Fashion On A Budget: The Beginner’s Guide

When you’re putting together a brand new look, you might be tempted to think you need to break the bank to get the right aesthetic. That’s not the case, though; while high fashion is often extremely expensive, style doesn’t have to cost the earth, and you can make yourself look stunning without overspending. 

Through a combination of savvy spending, earning cash from alternative sources, and streamlining your budget, you can assemble outfits that will wow your friends and family without worrying about your bank balance. Here’s our beginner’s guide to fashion on a budget.

Don’t be afraid to look for alternative income sources

First and foremost, if you’re looking to put together some new and exciting outfits, don’t be afraid to sally forth and look for alternative sources of income. Picking up a side hustle could be a good place to start; why not tutor or blog for some more cash so you can afford the clothes you want? Alternatively, you could look for a reputable, trustworthy provider of quick loans so you can get the cash injection you need to buy that bag or those shoes that are going to supercharge your look. Don’t neglect potential alternative revenue streams!

Shop second-hand

Not only is shopping second-hand a great idea for putting together a unique and personal look, but it’s also more ethically sound. Of course, you’ll need to research the shops you’re buying your clothes from, but by and large, when you’re buying clothes second-hand, you’re giving them a new home where otherwise they might be unsustainably discarded or thrown away. You never know what you might be able to find by shopping in the charity shops and second-hand stores of the world, so make sure to check those before you commit to buying new!

Stay on top of your wardrobe

When you’ve got clothes you no longer use – especially if they haven’t been worn much – it might be a good idea to see if you can sell them. By carrying out regular examinations of your wardrobe, you can see if there’s anything that would be better-served in someone else’s collection, and you might be able to make some cash into the bargain. Make sure to be relatively harsh with yourself; ask yourself if you’re really going to wear those heels or that sweater again. You’d be surprised by what you might be able to sell, so consider everything for this purpose!

Look for Sales

Most major clothing outlets, whether they be online or brick-and-mortar establishments (and often both), will have periodic sales where clothing is often discounted to a frankly ridiculous degree. Naturally, it goes without saying that you should look for these sales wherever you can. Just hitting the high street and wandering past some of the clothes shops should give you an idea of how regular the sales can be, and everything, from shoes all the way through to coats and accessories, could be discounted. Keep an eye out for sales whenever you go for your next shopping trip.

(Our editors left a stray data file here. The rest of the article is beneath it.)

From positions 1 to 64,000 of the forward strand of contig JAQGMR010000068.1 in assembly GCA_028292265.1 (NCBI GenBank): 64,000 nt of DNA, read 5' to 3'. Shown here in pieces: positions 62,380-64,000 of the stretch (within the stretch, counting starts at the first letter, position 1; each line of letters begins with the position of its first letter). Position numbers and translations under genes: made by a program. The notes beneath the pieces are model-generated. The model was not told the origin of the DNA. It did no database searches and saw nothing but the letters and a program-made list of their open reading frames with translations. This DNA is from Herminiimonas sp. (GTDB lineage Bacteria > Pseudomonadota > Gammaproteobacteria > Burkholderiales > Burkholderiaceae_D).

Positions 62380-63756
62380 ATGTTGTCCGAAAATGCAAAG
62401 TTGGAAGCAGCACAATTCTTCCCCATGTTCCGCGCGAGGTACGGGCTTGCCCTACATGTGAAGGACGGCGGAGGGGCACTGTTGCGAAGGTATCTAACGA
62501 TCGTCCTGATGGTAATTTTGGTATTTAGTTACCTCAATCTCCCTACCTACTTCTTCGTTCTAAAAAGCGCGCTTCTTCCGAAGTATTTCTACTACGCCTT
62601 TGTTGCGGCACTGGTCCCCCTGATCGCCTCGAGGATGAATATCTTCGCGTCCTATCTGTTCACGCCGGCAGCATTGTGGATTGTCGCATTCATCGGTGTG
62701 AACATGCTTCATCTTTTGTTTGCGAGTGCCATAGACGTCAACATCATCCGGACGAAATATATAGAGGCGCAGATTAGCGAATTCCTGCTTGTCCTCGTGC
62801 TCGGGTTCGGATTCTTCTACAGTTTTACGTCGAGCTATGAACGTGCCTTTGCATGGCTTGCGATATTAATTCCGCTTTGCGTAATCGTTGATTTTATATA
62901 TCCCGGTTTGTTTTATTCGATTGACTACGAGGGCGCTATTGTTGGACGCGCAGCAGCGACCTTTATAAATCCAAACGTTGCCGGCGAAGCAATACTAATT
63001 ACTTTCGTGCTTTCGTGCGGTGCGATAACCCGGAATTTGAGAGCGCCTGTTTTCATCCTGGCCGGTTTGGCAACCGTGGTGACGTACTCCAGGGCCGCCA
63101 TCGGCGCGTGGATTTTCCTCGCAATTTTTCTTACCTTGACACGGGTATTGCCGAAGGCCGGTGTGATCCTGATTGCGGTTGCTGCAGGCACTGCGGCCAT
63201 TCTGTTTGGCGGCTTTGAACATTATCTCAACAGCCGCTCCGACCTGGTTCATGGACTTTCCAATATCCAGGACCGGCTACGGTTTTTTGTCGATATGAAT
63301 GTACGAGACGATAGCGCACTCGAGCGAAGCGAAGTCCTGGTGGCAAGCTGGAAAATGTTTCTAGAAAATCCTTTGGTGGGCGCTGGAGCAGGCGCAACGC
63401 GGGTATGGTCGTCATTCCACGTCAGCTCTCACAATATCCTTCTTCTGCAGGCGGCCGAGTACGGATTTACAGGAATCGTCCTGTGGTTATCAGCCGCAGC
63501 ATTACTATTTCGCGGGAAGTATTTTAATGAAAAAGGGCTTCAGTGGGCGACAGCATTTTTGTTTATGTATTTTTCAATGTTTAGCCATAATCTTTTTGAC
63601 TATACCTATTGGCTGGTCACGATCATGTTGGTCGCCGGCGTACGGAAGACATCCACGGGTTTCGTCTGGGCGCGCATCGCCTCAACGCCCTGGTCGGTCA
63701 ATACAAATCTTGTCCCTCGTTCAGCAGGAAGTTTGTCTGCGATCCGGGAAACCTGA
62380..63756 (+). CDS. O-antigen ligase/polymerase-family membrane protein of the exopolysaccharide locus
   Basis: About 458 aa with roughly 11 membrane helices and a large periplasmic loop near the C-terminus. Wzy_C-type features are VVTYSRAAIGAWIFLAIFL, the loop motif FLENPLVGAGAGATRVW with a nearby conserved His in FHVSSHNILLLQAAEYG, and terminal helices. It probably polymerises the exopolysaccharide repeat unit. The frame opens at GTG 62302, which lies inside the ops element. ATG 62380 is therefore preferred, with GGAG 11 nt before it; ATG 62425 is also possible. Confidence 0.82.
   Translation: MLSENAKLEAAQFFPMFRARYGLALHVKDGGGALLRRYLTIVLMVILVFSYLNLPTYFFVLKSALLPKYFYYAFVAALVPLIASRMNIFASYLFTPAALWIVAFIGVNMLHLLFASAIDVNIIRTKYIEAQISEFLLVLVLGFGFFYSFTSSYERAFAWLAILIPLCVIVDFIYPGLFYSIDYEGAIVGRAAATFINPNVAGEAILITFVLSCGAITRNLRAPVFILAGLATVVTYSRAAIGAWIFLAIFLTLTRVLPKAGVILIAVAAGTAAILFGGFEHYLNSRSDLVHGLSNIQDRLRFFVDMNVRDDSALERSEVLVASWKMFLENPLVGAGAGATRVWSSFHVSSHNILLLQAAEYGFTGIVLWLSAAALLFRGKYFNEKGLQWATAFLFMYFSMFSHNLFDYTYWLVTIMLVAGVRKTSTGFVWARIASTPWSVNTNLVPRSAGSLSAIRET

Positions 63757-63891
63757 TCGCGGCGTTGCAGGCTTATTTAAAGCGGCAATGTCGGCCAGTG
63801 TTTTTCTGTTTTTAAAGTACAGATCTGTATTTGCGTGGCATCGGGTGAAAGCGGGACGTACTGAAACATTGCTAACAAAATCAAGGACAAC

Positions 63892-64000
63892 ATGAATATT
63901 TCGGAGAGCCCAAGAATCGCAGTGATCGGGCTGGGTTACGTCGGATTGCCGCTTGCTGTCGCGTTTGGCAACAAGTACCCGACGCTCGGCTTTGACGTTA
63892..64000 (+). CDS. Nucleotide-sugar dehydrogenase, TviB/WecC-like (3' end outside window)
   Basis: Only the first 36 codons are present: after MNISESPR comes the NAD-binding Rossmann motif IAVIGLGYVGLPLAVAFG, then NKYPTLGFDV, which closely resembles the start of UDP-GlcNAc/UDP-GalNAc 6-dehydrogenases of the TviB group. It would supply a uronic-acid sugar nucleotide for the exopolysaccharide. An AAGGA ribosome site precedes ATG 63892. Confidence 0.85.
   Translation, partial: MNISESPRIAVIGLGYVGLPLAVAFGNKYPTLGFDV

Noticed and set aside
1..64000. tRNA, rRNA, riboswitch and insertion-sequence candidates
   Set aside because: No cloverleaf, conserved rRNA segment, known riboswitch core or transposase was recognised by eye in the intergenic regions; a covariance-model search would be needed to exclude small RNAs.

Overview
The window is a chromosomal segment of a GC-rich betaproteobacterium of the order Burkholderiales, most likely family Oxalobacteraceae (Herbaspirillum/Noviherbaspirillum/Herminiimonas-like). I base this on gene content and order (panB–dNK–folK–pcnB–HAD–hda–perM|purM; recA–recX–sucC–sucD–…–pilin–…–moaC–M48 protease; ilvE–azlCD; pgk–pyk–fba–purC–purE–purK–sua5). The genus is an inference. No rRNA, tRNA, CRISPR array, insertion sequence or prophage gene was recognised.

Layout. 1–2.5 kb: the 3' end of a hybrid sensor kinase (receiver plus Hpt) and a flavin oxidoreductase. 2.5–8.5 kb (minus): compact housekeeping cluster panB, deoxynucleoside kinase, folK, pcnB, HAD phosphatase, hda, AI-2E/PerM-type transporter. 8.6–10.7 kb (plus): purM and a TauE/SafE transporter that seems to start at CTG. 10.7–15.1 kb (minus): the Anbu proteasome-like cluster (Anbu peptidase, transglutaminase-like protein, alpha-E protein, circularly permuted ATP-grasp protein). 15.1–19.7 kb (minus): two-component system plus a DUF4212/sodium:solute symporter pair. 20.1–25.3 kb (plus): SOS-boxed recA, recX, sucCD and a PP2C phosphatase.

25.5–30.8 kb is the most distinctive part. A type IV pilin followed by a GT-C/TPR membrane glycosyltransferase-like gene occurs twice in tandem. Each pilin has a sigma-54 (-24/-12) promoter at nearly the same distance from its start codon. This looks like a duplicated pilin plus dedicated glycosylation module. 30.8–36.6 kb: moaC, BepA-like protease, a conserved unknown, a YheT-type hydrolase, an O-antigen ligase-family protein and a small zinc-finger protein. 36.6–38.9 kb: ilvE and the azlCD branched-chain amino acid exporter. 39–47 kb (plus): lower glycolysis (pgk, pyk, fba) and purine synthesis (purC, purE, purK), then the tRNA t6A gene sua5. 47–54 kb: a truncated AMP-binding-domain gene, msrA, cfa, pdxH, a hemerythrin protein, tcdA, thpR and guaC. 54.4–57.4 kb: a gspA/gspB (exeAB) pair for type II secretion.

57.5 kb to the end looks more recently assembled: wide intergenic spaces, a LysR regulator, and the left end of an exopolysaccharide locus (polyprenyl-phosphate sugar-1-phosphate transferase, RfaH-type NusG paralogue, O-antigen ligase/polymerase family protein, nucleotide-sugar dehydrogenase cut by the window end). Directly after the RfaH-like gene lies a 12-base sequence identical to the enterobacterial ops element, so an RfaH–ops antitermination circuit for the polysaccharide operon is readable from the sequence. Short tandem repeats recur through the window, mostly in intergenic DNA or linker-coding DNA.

Buy clothes from friends or family members

Life is difficult at the moment, and friends and family could well need all the help they can get just like you might. If that’s the case, why not offer to buy used clothing from them? If you’re roughly the same size as a family member – a brother, say, or a cousin – then you might be able to offer them some cash for items they’re no longer using. That way, you’re buying sustainably, giving money to someone you know is going to use it well, and gaining some great fashion items into the bargain. Make sure to regularly ask friends or family if they’ve got clothes they’re no longer using.

Build yourself a budget

If you want to know exactly how much you’re spending on clothes – and, more to the point, how much you’ve got left over each month to allocate for this purpose – then it’s definitely a good idea to build yourself a budget. Sit down and work out exactly how much money you’ve got coming in across your whole household (assuming you’re living with a partner or a family) and how much you’re spending. Whatever’s left over after you’ve allocated money to the essentials like food and bills is how much you’ve got for frivolities like fashion. Use that budget well!

Go understated

Wearing understated clothing can be just as trendy and exciting as going full maximalist, and you can spend a little less while you’re doing it. Consider buying pieces that are relatively quiet and muted; plain colours and little ornamentation will go a long way when it comes to building a look for yourself. Of course, you can still spend a lot of money on understated clothing, so make sure you aren’t just spending according to the brand. You could stand to lose a lot of money unnecessarily by doing so, which is why being careful when shopping is important.

Repair clothing instead of buying new

When clothes start to wear down, it’s a good idea to try and repair them instead of simply replacing them outright. You never know what items could get a new lease on life if you just spend a little time sewing on extra buttons or fixing rips, and if you do it right, you can make the item look like it’s never even been worn. Sometimes, of course, clothing is completely beyond repair, but most of the time, it’s possible to salvage items like coats or shirts, and you’ll feel like you’ve bought a new piece just by the simple act of repairing an old one.